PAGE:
Dear Nate

You were even younger than me when it happened, so I’m sure you wouldn’t remember, but my brother wrecked in almost exactly the same place when he was still in high school. Rolled his truck, over and over again. By the time it stopped moving, it looked like a piñata. He walked away without a scratch. Now, a decade later, we both know how that curve in the road broke a different family’s hearts.

You were pretty much the only one in school I didn’t know, and people loved you so much, I’m sure I was the only one you didn’t know. But I still felt it when you left. Now, when people go outside, even breathing seems louder than it did when you were here. Because we’re all in a hush. Because people are slower with their words now, and their tempers. And their cars.

I hear they’ll be putting on a 5k to help your family. I’m not good at much, but that’s something I can do for you. I know that kind of pain is something you’re familiar with; even though we didn’t do it at the same time, everybody’s talking about how you ran track. So I know you know the struggle of fitting school into sports and putting up with Holzhauer and fundraisers and only eating carbs. I know you know the pit that forms in your stomach every time you lace up your spikes. Every day, I struggle with the people you struggled with. That’s as close as I can come to knowing you. That’s as close as I come to feeling you. When I grind my spikes into the rubber and set, just like I know you did.

I feel you when I pass those two tree trunks on my way home, like you must have done a thousand times, when they were still whole. When I groan at the speed limit on 301, like you probably did that day. But now I stick to it. Not for my sake, but for yours.

It’s sunny and 75 degrees out now, so unlike the blizzard that it seems like a lifetime ago. But that’s just Ohio. It’s impossible not to think of you when the roads are shiny and the plows outnumber the cars, but we all have to remind ourselves on a day like today that it’s only been a few weeks. But we’re reminded.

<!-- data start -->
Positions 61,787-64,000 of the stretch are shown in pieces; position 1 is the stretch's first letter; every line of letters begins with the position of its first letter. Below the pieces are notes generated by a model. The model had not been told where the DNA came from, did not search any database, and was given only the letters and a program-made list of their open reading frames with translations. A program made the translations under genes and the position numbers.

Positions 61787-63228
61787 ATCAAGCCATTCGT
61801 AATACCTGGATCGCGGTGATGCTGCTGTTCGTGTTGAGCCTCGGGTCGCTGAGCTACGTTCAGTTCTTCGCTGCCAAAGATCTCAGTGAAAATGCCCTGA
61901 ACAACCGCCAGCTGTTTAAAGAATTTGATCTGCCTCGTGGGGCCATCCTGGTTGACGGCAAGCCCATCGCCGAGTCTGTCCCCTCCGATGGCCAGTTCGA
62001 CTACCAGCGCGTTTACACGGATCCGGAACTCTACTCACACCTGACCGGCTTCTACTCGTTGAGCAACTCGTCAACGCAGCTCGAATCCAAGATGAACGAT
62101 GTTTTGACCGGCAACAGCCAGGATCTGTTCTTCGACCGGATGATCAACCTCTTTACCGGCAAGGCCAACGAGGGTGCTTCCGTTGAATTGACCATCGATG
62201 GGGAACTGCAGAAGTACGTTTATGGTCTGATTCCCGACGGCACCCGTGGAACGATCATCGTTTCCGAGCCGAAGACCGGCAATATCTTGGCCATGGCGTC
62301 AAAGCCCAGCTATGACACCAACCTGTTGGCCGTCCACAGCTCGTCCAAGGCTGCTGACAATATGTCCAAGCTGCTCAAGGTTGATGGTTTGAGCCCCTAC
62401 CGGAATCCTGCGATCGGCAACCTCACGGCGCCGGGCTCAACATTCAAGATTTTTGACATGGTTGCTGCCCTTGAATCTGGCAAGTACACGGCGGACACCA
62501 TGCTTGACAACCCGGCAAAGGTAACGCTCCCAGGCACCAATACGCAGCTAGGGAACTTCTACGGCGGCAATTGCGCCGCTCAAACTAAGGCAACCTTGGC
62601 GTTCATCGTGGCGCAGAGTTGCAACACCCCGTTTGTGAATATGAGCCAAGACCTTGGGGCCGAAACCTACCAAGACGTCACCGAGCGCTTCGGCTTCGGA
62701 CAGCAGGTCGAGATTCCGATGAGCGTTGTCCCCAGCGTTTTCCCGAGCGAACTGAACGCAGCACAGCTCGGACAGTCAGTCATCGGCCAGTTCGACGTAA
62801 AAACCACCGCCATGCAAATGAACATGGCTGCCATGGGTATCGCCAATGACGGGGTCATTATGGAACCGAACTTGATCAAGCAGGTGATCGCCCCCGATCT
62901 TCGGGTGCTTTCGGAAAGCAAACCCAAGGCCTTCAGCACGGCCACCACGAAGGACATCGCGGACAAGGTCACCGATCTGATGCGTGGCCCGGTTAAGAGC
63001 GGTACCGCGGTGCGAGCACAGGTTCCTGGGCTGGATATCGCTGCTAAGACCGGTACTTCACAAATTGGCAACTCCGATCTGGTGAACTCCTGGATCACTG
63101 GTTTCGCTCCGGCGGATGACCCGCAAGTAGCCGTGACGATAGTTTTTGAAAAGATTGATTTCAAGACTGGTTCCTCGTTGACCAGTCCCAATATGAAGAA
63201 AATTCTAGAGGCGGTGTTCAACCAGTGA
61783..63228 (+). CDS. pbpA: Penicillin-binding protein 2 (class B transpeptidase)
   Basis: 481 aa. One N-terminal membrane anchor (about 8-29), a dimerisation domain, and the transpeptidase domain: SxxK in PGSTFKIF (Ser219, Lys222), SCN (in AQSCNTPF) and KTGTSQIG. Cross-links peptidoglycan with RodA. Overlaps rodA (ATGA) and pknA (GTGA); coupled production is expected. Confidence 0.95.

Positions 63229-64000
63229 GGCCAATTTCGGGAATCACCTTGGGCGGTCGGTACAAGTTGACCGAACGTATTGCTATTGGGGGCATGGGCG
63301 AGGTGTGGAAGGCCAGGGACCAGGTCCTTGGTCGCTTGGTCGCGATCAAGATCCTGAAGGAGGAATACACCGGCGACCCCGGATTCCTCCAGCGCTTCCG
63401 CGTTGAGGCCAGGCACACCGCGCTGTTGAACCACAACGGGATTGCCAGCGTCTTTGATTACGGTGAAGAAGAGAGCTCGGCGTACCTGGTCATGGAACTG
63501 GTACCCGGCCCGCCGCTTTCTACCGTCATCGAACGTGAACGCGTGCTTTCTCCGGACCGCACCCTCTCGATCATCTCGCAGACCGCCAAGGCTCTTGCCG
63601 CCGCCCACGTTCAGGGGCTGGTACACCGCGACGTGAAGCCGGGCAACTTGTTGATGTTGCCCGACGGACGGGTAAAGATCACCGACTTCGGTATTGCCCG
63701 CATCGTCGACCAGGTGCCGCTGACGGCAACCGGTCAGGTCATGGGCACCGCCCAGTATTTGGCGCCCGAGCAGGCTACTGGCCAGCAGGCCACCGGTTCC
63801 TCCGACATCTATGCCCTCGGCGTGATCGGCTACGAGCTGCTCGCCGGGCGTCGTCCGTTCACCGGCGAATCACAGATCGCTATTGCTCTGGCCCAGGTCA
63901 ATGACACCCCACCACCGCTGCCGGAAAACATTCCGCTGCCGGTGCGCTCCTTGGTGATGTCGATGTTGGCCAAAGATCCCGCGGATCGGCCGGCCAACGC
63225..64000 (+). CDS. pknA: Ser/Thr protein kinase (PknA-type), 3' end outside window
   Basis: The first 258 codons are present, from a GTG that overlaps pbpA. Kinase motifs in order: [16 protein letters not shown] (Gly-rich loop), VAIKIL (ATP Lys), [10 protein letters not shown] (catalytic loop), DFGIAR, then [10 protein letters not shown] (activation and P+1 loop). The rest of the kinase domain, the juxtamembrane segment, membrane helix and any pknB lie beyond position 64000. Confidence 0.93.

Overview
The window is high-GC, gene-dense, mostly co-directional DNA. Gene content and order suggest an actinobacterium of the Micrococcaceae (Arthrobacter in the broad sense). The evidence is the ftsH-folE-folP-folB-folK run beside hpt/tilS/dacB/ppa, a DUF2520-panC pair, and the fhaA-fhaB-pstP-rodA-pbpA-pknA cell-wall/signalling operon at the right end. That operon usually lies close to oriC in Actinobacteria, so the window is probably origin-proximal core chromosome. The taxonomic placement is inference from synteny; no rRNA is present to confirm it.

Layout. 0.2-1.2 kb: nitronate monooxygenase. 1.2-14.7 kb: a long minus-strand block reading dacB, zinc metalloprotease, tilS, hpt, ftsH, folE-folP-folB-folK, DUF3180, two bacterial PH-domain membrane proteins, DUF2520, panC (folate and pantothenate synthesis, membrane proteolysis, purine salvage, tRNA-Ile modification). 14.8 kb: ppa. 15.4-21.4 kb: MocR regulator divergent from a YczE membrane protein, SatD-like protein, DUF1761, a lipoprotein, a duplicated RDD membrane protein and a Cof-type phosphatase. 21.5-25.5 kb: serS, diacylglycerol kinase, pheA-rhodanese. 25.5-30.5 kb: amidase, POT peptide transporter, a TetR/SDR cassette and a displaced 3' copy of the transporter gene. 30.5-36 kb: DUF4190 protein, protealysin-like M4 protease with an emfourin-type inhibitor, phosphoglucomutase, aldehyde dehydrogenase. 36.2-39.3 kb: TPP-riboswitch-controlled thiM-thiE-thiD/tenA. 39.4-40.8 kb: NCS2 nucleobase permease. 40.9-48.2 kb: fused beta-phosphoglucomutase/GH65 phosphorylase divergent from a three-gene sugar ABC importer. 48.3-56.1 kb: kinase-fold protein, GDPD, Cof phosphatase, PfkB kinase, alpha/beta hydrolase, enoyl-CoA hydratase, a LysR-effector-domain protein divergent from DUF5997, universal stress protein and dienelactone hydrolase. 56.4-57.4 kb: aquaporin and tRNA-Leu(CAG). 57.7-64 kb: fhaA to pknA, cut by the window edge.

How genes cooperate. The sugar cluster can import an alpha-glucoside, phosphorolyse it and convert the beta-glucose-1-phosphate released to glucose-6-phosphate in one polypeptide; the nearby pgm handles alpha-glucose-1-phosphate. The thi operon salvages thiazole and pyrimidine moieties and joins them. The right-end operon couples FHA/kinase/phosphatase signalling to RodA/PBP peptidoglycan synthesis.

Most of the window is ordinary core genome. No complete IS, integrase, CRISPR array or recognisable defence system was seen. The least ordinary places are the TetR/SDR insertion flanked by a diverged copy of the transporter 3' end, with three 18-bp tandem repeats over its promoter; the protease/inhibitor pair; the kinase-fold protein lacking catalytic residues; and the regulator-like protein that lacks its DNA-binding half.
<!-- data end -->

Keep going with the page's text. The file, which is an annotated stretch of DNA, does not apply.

You’re on walls and windows, you’re on doors and bumpers. You’re on everyone’s bio; on every cafe’s tip jar. And you’re in everybody’s head. God, let you be home. Above us, keeping us safe. It would feel cozier if you were. Though I guess in a way, you’re here no matter what. You’re carved around the trunks of those two trees that bid all of us to slow down and buckle up. You gaze up from the tripod marks left in the pavement outside the school by news crews, telling us to be gracious with each other. Because you never know when the drive home is going to be farther than you thought.



The Necklace

The rotors beat the air outside in a great whooshing drumbeat. Whirls of snow and icy air billow past the windows as I slide my boots into the straps on my snowboard. The pilot turns and nods at me through the cockpit door, giving a thumbs up. I pull my scarf and goggles over my face. Giddy, I slide open the outer doors and push myself from the helicopter. Falling blindly through the gales of snow, I brace myself, knowing the ground is coming up fast.

I land with a painful jolt, but the ground is steep, and I’m already moving. The din of the helicopter recedes as I speed down the mountain, which is bare for quite a while before sprouting a line of pine trees farther below. This is the only time I don’t mind the snow; here, where you can come as close as you can to flying without leaving the ground. The rushing of the wind sounds far away and muted through the scarf, and this high up, my ears are popped anyway.

The treeline is approaching rapidly, and the weathered pines behind it are mazelike and close together. But I knew what I signed up for when I booked the helicopter ride. I’m ready for this. Straightening slightly to catch more drag, I coast into the trees, swerving in long arcs to slow my descent. I know not to be misled by the sudden appearance of the trees; it’s still a long way down. I press a hand tightly against my coat and feel the sharp edge of my grandmother’s necklace. Good, it’s still there.

A low branch snaps off against my sleeve. I need to pay more attention. The woods are getting thicker. Weaving around a heap of toppled evergreens, I straighten my legs and stretch my back out in an effortless curve. I imagine I look something like a motorcycle racer rounding a bend, the way I’m hanging over the ground.